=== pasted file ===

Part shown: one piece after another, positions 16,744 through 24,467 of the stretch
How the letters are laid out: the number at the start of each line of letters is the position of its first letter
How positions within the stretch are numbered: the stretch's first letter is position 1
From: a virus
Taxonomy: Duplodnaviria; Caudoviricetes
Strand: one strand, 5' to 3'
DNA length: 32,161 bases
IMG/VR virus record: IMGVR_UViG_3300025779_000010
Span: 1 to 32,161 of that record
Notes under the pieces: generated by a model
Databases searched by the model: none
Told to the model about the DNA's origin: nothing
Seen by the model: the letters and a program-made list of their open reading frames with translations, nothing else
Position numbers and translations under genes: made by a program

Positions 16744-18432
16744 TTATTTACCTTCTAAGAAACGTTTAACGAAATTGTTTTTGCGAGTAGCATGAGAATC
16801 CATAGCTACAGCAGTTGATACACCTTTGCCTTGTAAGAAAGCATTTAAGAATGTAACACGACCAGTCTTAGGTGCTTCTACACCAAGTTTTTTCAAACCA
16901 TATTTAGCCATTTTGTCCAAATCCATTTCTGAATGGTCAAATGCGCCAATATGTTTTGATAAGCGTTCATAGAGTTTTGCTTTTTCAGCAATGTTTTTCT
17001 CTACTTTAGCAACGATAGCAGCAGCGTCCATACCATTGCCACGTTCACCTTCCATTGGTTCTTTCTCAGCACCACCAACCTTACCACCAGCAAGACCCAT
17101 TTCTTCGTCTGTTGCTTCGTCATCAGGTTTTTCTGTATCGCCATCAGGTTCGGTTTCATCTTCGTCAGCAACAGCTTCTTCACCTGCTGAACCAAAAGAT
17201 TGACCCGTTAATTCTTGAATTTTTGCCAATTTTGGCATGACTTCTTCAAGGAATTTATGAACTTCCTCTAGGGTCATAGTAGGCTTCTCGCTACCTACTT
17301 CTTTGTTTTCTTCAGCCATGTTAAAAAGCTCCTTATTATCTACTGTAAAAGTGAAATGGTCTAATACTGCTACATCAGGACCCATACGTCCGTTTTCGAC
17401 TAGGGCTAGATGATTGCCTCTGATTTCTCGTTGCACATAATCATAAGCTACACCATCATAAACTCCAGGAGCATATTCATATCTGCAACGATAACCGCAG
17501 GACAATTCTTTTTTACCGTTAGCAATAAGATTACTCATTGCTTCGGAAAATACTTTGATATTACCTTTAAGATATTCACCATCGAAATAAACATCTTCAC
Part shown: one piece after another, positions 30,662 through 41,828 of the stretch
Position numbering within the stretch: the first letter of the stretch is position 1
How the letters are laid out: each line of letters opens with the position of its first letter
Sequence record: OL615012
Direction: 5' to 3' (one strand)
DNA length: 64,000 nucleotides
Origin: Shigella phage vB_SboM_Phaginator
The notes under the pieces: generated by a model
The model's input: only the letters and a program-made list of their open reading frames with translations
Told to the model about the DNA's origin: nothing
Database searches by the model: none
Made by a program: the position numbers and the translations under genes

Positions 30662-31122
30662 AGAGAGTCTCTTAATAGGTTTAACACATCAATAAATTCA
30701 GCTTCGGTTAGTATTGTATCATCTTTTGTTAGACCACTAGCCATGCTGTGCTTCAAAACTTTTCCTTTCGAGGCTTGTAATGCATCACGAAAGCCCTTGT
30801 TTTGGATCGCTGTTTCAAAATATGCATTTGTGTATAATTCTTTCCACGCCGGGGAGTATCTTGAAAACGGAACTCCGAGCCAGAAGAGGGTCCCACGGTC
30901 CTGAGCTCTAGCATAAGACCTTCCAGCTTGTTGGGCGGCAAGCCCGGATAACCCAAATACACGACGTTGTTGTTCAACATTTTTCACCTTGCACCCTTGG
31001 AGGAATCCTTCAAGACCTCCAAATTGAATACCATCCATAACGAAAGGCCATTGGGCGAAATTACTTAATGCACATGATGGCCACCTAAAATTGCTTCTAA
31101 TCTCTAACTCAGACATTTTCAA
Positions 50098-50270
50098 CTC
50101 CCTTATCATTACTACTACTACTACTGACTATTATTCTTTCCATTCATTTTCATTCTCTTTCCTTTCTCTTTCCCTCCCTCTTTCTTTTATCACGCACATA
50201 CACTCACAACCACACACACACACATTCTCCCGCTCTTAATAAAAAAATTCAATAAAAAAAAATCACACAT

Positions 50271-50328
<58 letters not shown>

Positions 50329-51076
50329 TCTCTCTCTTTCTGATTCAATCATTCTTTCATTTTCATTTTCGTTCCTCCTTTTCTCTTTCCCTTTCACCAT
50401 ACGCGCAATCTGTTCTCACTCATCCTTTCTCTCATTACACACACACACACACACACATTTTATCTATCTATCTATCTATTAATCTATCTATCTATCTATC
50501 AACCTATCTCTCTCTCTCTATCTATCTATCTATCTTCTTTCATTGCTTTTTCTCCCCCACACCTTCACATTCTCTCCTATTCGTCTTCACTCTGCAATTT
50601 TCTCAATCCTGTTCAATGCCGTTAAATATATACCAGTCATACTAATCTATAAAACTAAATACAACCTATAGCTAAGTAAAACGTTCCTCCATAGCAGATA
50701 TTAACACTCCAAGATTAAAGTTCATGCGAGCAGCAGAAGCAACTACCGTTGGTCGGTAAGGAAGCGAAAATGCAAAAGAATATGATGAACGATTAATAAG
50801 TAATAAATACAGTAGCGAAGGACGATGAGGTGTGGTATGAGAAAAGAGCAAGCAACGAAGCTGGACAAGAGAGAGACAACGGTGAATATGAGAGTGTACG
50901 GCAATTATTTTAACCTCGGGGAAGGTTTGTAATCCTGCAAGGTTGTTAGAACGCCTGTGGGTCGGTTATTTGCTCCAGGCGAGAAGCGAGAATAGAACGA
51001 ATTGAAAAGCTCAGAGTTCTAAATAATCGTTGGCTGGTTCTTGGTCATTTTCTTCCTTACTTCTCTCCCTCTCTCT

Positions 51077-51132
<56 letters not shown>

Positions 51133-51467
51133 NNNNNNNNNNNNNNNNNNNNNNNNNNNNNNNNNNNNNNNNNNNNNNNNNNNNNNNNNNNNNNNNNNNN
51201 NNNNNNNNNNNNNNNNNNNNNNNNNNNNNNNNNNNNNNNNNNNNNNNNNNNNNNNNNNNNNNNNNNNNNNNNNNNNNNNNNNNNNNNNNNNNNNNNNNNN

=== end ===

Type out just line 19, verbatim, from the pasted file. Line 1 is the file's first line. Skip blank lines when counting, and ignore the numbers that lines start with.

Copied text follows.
17001 CTACTTTAGCAACGATAGCAGCAGCGTCCATACCATTGCCACGTTCACCTTCCATTGGTTCTTTCTCAGCACCACCAACCTTACCACCAGCAAGACCCAT